We could learn a thing or two about recycling from Mother Nature

Jun 8, 2014

Credit blogs.dickinson.edu

For weeks, I eye-balled a dead deer lying in a nearby wheat field. Each time I passed, I saw carrion eaters had whittled the carcass further. When I first spotted the broken body, I hoped a highway crew would clean it up, but after observing how many meals it provided not only to crows and magpies, but also to other scavengers, it served a better purpose where it was.

In nature, nothing goes to waste. My grandmothers recognized this truth as they recycled string, foil, sacks, and glass. Plastic may be convenient, but it may also be humanity’s downfall.

Another event develops this understanding more clearly. I recall a family trip to Cherokee Village near Tahlequah, Oklahoma. One discovery archeologists made as they researched the site was the lack of refuse in the middens or dumps.

The tour guides, descendants of former occupants, reminded us that ancient Americans used every part of creatures they harvested. Skins provided shelter and clothing. Villagers turned bones and bladders into tools, utensils, and containers. They used shells and claws for decorative and musical purposes. Nothing went to the trash until it couldn’t be recycled again. 

Nature follows this same rule. As soon as a beast or bird expires, its immediate biological functions cease, but new functions begin. The immediate use of the dead creature is obvious. It offers protein. Using their delicate nostrils, carrion eaters compete for delicacies.  At the same time, insect species discover the new food source and join the fray.

As insects arrive, the carcass assumes additional duties. Many species utilize it as an incubator. They drop in to eat, lay eggs, and depart, leaving larvae to incubate and perpetuate a species.

Once flesh is devoured, rodents zero in on remaining bones, a rich mineral source they nibble with relish.  My family discovered a shedding ground in Wyoming where we couldn’t find an un-gnawed antler.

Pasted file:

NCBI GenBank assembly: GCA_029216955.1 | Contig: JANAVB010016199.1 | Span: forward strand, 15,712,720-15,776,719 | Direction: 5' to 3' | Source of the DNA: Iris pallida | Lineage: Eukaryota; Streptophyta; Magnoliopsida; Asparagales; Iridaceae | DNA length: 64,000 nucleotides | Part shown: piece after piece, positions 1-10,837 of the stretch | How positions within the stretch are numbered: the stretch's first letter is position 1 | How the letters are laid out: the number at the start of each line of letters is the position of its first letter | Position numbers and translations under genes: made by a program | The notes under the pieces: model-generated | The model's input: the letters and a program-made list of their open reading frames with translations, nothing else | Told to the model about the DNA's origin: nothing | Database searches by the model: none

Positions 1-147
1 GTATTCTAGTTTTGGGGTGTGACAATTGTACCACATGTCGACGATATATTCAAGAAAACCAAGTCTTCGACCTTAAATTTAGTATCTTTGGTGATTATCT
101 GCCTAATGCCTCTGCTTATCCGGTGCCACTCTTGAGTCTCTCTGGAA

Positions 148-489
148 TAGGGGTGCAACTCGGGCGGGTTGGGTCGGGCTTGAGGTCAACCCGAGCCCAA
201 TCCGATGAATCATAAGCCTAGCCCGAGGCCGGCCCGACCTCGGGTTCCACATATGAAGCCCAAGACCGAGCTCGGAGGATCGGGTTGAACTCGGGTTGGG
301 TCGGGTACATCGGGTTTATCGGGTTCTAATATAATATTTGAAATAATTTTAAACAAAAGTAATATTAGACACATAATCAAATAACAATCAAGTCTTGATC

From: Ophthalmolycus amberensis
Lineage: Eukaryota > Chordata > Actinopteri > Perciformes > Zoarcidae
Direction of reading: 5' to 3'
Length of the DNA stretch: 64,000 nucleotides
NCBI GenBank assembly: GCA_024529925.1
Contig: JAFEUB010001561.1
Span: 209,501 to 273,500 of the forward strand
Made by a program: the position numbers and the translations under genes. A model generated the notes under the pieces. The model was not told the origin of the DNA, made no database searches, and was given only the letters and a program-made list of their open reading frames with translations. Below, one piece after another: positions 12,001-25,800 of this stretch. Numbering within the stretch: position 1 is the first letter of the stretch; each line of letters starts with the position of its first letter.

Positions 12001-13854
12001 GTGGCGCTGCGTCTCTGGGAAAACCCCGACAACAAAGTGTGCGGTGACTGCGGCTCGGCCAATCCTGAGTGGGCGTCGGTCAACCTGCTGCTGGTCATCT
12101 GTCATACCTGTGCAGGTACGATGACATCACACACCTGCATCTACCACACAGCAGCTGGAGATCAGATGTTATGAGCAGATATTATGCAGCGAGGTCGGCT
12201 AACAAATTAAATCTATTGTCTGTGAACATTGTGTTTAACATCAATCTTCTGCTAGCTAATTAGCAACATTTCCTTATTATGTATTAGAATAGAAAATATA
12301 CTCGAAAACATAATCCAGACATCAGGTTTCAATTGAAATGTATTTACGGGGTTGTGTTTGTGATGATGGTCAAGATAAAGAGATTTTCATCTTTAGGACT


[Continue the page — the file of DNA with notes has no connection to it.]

Not only does nature recycle her creatures, she provides plants, trees, and shrubs with remarkable recycling abilities. Walk through a wooded area and notice the carpet of dead leaves. 

Lift a section to observe a universe. Those leaves and humus renew soil supporting everything living in that area. Decomposition-generated warm temperatures initiate numerous biological processes.

Fungi love decaying patches as they continue nature’s work breaking larger elements into absorbable elements. Similar activity occurs in compost piles gardeners depend upon to create luxuriant plant growth.

Note fallen trees. These house birds, beasts, and insects. Once decomposition begins, insects, bacteria, and fungi revitalize soil from which the tree sprouted. Kick one to see it dissolve into sawdust and wood chips. 

None of these are swift processes. It takes time to recycle plant and animal matter. Despite our impatience watching this slow progression, humans still create packaging that breaks down inefficiently.

Returning to reusable packaging is a good idea. It may not be convenient, but that convenience means we have time to squeeze one more stressor into an already crowded day. If we enjoyed less convenience, we might enjoy the world more. Stepping onto her porch to collect the morning milk delivery, Grandma saw many beautiful sunrises